I've not been able to post these last few weeks because I was intensely involved in activities in South Korea. I am part of a team of four women (Lissa Miner, an American woman living in Seoul; Youngmin Lee, a Korean woman living and teaching bojagi in California; Misik Kim, a Korean woman living and teaching in Seoul; and myself in California) working on two projects. Three of us are bringing a Korean fiber art exhibit to art centers in Northern California next year. And three of us are organizing a 10-day culture/fiber art tour to South Korea next October. I flew over to deal with important details for both.
I was also invited to give a presentation on creativity and facilitate a workshop on "Composing in Small Spaces: Textile Cards." (Many thanks to Misik Kim for the invitation.) The day-long event took place on the green campus of a former university in Suwon, just outside of Seoul. It has been turned into a center for art, craft, and design, called Smart Republic of Korea. It includes studios, classrooms, and galleries. My group met on the ground level in a large area with high ceilings, where we enjoyed a lovely breeze coming in from the open doors.
The following images are from the textile art workshop upstairs where Misik Kim teaches in addition to her classes at Sookmyung Women's University in Seoul.
Ordinarily, I wouldn't write about my workshop experience, but focus instead on the inspiring artwork I viewed in private and national museums and galleries as well as the patterns and shapes that captured my attention wherever I looked. (For example, in and around Seoul there are such interesting bridges that I'd love to do a whole series of wall hangings based on them.) But I have decided to share my day in Suwon first because of how one student in particular responded. I think it's relevant to anyone pursuing a passion and wondering whether it's really the right track to be on.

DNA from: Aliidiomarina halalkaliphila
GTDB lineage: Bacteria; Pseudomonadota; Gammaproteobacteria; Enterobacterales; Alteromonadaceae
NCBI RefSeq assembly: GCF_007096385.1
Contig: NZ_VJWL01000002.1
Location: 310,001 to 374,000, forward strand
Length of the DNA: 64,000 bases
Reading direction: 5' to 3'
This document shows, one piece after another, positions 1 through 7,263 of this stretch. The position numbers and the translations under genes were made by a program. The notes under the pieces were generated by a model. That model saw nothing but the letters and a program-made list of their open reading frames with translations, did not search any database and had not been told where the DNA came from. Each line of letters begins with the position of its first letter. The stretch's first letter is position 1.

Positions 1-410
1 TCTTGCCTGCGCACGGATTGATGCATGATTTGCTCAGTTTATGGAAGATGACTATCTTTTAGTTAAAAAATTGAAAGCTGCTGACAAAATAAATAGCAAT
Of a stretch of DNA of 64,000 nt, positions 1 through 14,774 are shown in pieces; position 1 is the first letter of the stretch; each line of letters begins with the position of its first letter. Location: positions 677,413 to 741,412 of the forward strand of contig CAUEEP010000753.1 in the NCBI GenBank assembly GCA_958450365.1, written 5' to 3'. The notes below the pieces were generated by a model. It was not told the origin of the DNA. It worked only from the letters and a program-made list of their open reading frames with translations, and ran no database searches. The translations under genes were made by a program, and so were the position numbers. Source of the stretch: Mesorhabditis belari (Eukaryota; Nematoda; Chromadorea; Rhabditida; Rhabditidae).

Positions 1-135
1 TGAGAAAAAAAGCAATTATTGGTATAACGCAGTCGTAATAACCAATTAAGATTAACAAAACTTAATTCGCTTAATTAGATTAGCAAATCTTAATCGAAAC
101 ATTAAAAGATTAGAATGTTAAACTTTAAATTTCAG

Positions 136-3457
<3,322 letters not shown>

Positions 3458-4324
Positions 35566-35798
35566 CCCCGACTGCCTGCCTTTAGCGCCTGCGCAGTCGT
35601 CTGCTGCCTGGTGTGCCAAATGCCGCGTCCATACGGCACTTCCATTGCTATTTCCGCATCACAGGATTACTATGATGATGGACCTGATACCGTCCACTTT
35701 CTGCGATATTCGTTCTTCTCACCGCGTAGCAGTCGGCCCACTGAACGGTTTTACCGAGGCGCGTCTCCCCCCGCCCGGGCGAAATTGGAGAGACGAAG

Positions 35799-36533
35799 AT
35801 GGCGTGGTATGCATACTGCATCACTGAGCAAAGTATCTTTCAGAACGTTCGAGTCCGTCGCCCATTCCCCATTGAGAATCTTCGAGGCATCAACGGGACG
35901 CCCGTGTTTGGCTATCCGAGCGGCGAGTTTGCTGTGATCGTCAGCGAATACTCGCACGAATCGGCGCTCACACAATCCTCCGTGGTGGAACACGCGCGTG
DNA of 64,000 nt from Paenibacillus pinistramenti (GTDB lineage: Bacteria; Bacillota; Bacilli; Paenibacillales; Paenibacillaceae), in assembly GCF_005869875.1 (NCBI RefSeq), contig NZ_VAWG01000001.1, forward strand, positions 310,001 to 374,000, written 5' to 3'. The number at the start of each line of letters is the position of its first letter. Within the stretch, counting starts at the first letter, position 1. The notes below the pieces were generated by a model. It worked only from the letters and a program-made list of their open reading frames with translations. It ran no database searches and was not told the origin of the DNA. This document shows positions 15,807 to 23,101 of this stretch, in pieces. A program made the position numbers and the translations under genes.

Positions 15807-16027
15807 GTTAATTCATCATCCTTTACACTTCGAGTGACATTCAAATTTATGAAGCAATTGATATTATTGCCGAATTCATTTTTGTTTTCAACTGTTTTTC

Before we started the workshop part of the day, I shared my philosophy about creativity, which includes spontaneity and improvisation but not perfectionism and formulas. We don't have to know ahead of time exactly what we're going to wind up with. I also told them that I wasn't there to teach a technique. Rather, my intention was to convey an open-minded attitude toward art-making. I encouraged them to "sing" with their own unique voice, to bring forth what only they could express. I was able to do this thanks to Mihe Shin, a photographer/artist, who generously translated for me the entire day.